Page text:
STOCKHOLM, March 21, 2013 /PRNewswire/ -- Today, H&M published its eleventh Conscious Actions Sustainability Report. Highlights from the 2012 report include:
- H&M is one of the first and largest fashion companies in the world to make its supplier factory list public.
- H&M is the first fashion retailer in the world to launch a global garment recycling initiative by collecting unwanted clothing to reprocess them for new use.
- H&M is the number one user of organic cotton in the world for the second consecutive year.
- H&M raised the support for higher wages and yearly wage reviews for garment workers during a personal meeting between the Prime Minister of Bangladesh, Sheikh Hasina and Karl-Johan Persson, CEO of H&M.
- H&M entered into a cutting edge, global water stewardship with WWF formulating a game-changing supply chain conscious water conservation strategy.
"We are proud of the achievements we have made during the year. H&M is transparent about the progress we make and the report is an important reflection of our efforts. Our customers should feel confident that everything they purchase from H&M is designed, manufactured and handled with responsibility for people and the environment," says Karl-Johan Persson, CEO of H&M.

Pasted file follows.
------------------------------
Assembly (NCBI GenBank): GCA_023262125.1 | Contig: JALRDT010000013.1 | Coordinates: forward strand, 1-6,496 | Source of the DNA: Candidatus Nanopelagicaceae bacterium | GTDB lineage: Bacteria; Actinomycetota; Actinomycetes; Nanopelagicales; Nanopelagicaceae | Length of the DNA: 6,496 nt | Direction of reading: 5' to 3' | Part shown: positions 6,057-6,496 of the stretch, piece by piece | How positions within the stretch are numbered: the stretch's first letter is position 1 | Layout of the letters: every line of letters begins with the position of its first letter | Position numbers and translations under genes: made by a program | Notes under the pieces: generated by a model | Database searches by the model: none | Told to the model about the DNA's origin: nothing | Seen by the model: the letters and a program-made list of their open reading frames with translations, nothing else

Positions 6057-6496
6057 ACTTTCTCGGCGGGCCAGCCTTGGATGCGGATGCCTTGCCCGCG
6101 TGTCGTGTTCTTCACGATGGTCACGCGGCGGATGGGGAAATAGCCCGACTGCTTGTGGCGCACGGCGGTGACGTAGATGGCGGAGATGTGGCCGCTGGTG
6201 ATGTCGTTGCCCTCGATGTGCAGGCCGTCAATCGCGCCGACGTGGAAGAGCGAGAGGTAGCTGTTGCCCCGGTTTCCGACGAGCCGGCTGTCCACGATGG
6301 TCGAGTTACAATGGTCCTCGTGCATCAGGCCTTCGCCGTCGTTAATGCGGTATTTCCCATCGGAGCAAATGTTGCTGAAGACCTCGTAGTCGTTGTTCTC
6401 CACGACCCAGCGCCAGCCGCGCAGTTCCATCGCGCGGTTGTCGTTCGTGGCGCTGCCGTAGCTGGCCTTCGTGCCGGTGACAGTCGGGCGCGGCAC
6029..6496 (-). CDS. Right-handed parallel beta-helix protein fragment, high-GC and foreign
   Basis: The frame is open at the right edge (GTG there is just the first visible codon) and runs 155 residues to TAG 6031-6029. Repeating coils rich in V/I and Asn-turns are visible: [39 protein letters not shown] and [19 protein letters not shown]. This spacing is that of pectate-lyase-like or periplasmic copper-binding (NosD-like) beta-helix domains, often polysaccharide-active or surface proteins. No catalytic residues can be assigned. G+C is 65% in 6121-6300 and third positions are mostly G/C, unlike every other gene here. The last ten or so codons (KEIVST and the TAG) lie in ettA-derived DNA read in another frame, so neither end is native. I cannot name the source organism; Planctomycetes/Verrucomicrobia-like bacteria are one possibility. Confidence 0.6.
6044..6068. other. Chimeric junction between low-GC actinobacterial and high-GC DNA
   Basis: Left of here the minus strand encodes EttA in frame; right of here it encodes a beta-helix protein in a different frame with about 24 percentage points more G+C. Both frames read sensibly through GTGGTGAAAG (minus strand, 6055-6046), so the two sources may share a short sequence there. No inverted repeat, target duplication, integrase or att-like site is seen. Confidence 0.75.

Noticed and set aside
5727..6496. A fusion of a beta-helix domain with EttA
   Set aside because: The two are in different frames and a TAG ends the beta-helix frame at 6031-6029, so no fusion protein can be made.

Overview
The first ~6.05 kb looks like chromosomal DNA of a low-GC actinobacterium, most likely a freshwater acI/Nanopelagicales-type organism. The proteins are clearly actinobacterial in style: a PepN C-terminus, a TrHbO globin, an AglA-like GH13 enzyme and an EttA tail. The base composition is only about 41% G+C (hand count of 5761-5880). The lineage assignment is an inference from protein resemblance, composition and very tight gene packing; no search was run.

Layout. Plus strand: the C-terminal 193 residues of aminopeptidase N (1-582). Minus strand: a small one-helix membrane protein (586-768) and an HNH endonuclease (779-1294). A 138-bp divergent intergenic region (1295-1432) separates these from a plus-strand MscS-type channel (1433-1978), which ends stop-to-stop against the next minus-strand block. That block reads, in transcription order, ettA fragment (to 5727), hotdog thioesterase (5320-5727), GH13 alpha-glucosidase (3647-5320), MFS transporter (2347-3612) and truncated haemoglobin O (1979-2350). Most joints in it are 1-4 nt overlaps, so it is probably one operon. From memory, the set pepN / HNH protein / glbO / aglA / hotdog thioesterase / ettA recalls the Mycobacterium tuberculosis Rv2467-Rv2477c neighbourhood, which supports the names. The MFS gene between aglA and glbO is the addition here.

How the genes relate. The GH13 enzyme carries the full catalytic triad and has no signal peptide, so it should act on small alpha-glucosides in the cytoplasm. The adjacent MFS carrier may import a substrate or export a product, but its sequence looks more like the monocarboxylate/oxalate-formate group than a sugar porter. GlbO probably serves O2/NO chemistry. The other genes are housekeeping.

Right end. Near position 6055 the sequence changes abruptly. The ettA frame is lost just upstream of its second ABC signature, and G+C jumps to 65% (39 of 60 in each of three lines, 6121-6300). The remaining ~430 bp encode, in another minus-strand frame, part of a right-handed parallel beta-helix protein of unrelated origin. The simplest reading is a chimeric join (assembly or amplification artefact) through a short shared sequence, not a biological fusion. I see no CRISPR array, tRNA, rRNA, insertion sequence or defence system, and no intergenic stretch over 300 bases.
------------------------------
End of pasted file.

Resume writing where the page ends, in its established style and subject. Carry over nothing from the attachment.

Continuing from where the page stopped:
Alongside the launch of the Sustainability Report, H&M publically released its supplier factory list, one of the first and largest fashion companies in the world to do so. The list covers around 95% of the total production volume. Behind this is a long record of preparatory work to build strong, strategic bonds with our suppliers, allowing us to disclose their names, their factories and their locations without major concerns about the ongoing competition for the best available production capacity in our industry. By publishing the list, H&M wants to contribute to a more transparent and ultimately more sustainable fashion industry. The list is available at hm.com/supplierlist.
H&M is the first fashion retailer to, on a global scale, offer our customer the opportunity to return old clothes, from any brand and in any condition, to our stores. This initiative is foremost an environmental project. H&M wants to reduce the amount of fashion that ends up in landfills and give these clothes a new future. In the long run H&M wants to make new clothes out of them and close the textile loop.